Pennsylvania’s Casey, Toomey on opposite sides of federal burn pit legislation
An expansion of VA benefits to those impacted by burn pits has Bob Casey and Pat Toomey on opposite sides of the legislative fence.
A bill that would expand health care coverage for military veterans impacted by toxic burn pits was rejected by Republican senators last week.
The measure divided Pennsylvania’s two U.S. senators. Democrat Sen. Bob Casey urged Republicans to change their opposition to the measure that’s been hailed as the largest expansion of care in VA history.
Republicans balked last week, claiming the bill was an excuse to add $400 billion of spending to the mandatory category of the budget.
Casey said the bill initially had bipartisan support with 84 votes and those who voted against it now are just maneuvering to have their will done instead of the majority.
“These veterans have been waiting for years, waiting for years for the federal government to do something,” Casey said during a conference call with reporters Monday. “Why the hell should this be held up when someone is making the case, as some senators are about, about appropriations down the road?”
Navy veteran Amber Viola joined Casey on the call advocating for the bill’s passage.
“When you ask people to sacrifice their life and time with their families and missing milestones and birthdays and holidays to be overseas and to be deployed, only to get home, to then not be able to have the medical care and service that you need,” Viola said. “It’s really a travesty.”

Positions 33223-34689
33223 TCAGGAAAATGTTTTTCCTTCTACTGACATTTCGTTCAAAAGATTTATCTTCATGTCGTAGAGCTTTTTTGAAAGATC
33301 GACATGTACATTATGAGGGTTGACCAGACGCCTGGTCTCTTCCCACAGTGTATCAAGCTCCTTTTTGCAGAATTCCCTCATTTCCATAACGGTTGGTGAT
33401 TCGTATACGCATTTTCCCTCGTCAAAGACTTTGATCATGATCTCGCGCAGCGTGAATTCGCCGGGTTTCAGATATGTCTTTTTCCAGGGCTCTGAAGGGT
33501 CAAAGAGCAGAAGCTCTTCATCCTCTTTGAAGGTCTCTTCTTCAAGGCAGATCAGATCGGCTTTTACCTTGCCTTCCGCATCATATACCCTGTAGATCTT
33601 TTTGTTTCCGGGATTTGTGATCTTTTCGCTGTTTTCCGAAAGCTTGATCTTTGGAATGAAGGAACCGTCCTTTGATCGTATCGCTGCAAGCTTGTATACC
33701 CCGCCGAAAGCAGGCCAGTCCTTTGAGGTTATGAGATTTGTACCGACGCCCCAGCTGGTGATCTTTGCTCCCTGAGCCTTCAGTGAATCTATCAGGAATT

“I will remember that smell for the rest of my life,” said Army veteran Andy Chomko. He urged lawmakers to get this bill approved. “I don’t understand what needs to be done for our elected officials and our elected senators, congressmen, people that we send to Washington.”
Republican Senator Pat Toomey made several appearances on national TV Sunday, giving his reasons for why the bill cannot be passed in its current form.
Speaking with Jake Tapper on CNN’s State of the Union, Toomey questioned the motives of Democrats supporting the bill.
“This is the oldest trick in Washington. People take a sympathetic group of Americans and it could be children with an illness. They could be victims of crime. It could be veterans who’ve been exposed to toxic chemicals, [and they] craft a bill to address their problems and then sneak in something completely unrelated that they know could never pass on its own and dare Republicans to do anything about it,” Toomey said.
Toomey reiterated his claim that the measure moves $400 billion in discretionary funding to mandatory funding, and without that provision, the measure would likely pass. He’s backing an amendment to get that done.
“If I get my way, I get my change, it will not change by one penny any spending on any veterans program. What I’m trying to do is change a government accounting methodology that is designed to allow our Democratic colleagues to go on an unrelated $400 billion spending spree.”
Navy vet Viola said the expanded healthcare coverage is urgently needed. “If this doesn’t pass, how are they going to be able to support their families once they are gone and what are they going to do?”
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